- Hybrid Mattresses: Hybrid mattresses combine different materials, typically combining an innerspring coil system with layers of urethane foam or latex. These mattresses aim to provide the benefits of both coil support and foam/latex comfort. Hybrid mattresses often offer a balance of support, pressure relief, and breathability.
- Innerspring Mattresses: Innerspring mattresses are constructed with a coil support system and comfort layers made of foam, fiber, or other materials. They offer a bouncier and more traditional feel compared to foam mattresses. Innerspring mattresses often provide good edge support and breathability. Generally, these kinds of bed in a box mattresses fall under the hybrid mattress category.
- Pillow-top Mattresses: Pillow-top mattresses feature an additional layer of padding stitched onto the top surface. This layer can be made of foam, fiberfill, latex, or other materials. Pillow-top mattresses provide added plushness and comfort, and they can be found in different mattress types, including memory foam and innerspring. Many hybrid mattresses contain built-in pillow top elements.
- Cooling/Gel-infused Mattresses: Many bed-in-a-box mattresses incorporate cooling technologies to help regulate body temperature during sleep. These mattresses may feature gel-infused foam, breathable covers, or other cooling materials to dissipate heat and promote a cooler sleep surface.
Do Mattress Manufacturers Test Their Products To Make Sure Compressing Them Won’t Cause Damage?
Yes. Almost all kinds of foam, textiles, and even innerspring components have been tested prior to designing a mattress which will be packaged as a bed in a box. These tests determine how well the materials will “spring back” after you remove the rolled up mattress from its shipping box and open the bag in which the mattress has been sealed. You’ll hear a hissing noise after you cut the sealed bag as air rushes inside and the mattress blooms back to its original size.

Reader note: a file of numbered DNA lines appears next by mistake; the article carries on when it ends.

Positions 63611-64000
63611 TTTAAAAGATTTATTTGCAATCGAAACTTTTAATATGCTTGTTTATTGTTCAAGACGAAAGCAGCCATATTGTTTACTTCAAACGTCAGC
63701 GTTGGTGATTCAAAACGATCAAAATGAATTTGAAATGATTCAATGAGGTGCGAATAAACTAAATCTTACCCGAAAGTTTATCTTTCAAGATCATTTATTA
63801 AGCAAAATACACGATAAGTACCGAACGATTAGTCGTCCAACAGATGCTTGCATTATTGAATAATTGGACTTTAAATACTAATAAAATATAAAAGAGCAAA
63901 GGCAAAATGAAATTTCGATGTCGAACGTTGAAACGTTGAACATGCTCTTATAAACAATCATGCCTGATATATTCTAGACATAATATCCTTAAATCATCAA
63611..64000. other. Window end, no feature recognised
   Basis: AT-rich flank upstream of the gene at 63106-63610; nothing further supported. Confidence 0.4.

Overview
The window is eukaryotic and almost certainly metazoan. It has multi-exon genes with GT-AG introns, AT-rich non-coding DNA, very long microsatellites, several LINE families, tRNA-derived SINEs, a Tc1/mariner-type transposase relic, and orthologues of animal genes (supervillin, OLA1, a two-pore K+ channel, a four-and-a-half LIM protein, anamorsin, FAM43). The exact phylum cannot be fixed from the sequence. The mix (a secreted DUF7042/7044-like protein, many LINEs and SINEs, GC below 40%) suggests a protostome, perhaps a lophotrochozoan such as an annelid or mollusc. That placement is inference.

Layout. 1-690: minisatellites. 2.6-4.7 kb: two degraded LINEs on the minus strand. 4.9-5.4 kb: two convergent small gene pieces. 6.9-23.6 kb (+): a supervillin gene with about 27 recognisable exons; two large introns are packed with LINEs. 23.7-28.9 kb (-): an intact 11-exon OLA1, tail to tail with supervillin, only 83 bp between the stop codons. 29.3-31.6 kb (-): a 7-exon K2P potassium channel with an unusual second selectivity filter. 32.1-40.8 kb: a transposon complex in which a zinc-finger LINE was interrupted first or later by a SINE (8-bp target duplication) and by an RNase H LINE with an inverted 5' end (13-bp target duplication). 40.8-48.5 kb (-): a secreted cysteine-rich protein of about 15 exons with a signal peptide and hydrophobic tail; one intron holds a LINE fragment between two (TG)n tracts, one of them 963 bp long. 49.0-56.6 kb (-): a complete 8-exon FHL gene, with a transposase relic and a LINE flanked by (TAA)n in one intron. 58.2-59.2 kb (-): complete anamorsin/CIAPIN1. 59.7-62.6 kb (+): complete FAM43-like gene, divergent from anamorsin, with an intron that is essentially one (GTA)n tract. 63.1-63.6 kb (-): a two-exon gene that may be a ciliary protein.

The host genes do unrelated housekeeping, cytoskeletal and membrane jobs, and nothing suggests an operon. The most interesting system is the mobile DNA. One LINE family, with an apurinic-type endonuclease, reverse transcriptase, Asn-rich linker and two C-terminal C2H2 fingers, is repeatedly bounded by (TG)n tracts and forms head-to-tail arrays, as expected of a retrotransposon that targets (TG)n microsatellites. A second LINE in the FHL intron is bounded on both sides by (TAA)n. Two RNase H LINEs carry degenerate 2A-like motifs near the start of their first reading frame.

Here are several kinds of tests that are conducted on mattresses prior to consideration as a bed in a box model as it’s undergoing development testing:
- Compression Testing: This test involves subjecting the mattress to compression forces similar to those experienced during the packaging and shipping process. The mattress is compressed to a specific thickness and held in that state for a set period. After releasing the compression, the mattress is evaluated to ensure it regains its original shape and structural integrity.
- Durability Testing: Manufacturers perform durability tests to assess the resilience and long-term performance of the mattress. This can involve simulating years of usage by repeatedly applying pressure to various areas of the mattress to assess its ability to withstand compression and maintain support. Large tamping machines are used for this process.
- Recovery Testing: This test measures how well the mattress bounces back and regains its shape after being compressed and released. It evaluates the resilience of the mattress materials and their ability to recover from compression forces.
- Material Testing: The individual materials used in the mattress, such as memory foams, latex foam, springs, or latex, may undergo specific testing for durability, elasticity, and performance under compression. These tests ensure that the materials can withstand compression and will not undergo significant degradation or damage during the process, such as cracking or splitting.
- Quality Control Testing: Manufacturers often have quality control measures in place to evaluate the consistency and reliability of their products. This can involve random sampling of mattresses from production batches and subjecting them to various tests, including compression testing, to ensure they meet specific standards.